In 1920, emerging from intense controversy, the British politician Herbert Samuel (1870–1963) was appointed the first High Commissioner of Palestine, serving until 1925. Though he was a Jew and an influential Zionist, Samuel bent over backwards not to favor the Yishuv, to the point that he promoted the interests of the Palestinians most hostile to the Jewish presence. Most notoriously, Samuel appointed Amin al-Husseini as mufti of Palestine, a position which Husseini used to become the most powerful figure in the Mandate and the Palestinian who did the most damage to Zionism (yes, even more so than his nephew Yasser Arafat).
This century-old history comes to mind when watching the first months of Chuck Hagel as secretary of defense. During his confirmation hearings, Hagel denounced many of his prior statements about Israel and Iran and then he chose to have his first face-to-face meeting in March with a foreign counterpart with Israel’s Defense Minister Ehud Barak — bending over backwards to demonstrate that his known opinions will not define his time in office. As I have noted elsewhere:
Despite major cuts to the American defense budget, Hagel promised in his meeting with Barak his intent to ensure continued funding for the Iron Dome and Arrow missile defense systems. Pentagon press secretary George Little explained that “during the meeting, Hagel expressed his strong commitment to Israel’s security, including maintaining Israel’s qualitative military edge and continued U.S. support for missile and rocket defense systems in spite of fiscal constraints.” Little also reported Hagel’s saying that he and Barak have had an outstanding working relationship.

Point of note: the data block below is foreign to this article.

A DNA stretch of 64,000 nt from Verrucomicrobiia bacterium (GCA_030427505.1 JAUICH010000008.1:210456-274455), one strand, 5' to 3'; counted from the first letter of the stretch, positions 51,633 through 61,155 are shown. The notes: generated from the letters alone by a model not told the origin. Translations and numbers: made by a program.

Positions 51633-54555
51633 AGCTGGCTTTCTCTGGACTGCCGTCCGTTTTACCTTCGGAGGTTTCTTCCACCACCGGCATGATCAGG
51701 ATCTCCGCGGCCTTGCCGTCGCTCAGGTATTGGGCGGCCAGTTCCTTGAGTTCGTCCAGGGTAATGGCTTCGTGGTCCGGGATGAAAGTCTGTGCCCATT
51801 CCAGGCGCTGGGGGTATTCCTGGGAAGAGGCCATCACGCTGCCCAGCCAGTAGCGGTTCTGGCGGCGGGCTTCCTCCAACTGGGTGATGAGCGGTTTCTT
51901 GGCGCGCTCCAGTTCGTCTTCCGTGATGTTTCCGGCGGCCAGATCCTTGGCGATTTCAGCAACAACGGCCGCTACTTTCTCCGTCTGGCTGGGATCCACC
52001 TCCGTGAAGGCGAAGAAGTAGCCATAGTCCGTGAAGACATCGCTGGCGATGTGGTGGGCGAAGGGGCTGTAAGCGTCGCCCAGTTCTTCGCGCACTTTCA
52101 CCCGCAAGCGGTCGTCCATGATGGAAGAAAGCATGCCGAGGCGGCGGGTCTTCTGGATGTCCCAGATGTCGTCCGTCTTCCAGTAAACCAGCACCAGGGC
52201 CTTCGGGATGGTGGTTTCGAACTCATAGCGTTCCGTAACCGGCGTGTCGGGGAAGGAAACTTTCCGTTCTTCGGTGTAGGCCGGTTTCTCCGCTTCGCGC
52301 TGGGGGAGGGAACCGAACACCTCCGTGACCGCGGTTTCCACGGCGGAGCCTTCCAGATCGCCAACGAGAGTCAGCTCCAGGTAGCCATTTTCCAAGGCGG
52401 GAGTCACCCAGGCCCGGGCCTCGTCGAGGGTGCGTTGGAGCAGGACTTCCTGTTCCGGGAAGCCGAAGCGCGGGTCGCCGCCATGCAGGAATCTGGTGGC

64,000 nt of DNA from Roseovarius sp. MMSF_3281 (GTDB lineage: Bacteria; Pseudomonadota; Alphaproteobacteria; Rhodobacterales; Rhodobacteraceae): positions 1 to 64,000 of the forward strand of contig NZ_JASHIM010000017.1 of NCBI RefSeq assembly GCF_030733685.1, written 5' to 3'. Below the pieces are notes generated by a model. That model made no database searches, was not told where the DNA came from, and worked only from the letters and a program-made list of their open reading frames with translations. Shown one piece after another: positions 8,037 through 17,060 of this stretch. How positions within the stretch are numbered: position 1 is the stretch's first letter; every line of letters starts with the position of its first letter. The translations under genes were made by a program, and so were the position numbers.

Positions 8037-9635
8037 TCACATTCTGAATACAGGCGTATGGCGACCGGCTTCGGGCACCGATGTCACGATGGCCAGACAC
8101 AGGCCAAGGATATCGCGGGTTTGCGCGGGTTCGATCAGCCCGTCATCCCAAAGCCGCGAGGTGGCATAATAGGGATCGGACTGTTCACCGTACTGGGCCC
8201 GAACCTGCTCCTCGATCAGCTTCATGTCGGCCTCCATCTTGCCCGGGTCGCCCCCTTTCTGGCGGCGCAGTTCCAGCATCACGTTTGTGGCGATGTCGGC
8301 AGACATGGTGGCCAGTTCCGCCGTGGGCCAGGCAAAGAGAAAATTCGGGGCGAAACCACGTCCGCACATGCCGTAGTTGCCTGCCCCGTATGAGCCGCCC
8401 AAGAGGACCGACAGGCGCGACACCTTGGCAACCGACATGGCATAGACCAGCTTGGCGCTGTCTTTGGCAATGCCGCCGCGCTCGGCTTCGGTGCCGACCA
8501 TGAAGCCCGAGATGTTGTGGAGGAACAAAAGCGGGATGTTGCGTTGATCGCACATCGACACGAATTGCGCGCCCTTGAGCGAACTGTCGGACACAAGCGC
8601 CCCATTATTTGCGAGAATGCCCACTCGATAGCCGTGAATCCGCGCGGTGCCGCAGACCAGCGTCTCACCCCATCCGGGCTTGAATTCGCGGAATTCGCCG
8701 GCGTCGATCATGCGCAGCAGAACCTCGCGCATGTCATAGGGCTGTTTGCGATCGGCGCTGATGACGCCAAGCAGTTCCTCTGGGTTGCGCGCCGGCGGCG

He also had warm words for Israel: “I appreciate the strategic relationship between our two nations and look forward to strengthening cooperation between the two defense establishments.”
Secretary Hagel has now gone to Israel — his first visit to a foreign country other than Afghanistan, where he focused on U.S. troops — and met with the leadership. He both did things and said things that please Israel. Here is the New York Times account, “Hagel, in Israel, Presses U.S. Agenda on Deterring Iran”:
Mr. Hagel, who was subject to intense, even hostile scrutiny during his confirmation process over whether he was sufficiently supportive of Israel, hailed the “very special relationship” between the United States and Israel. He also repeatedly emphasized Israel’s right to defend itself “in a very dangerous, combustible region of the world.” . . .
Mr. Hagel acknowledged that there might be “minor” differences between the United States and Israel on the timeline in which Iran might develop nuclear weapons. “I think it’s important that we all keep our eye focused on the objective,” he said. “And there is no daylight there at all — that Iran is prevented from acquiring that nuclear capacity.” …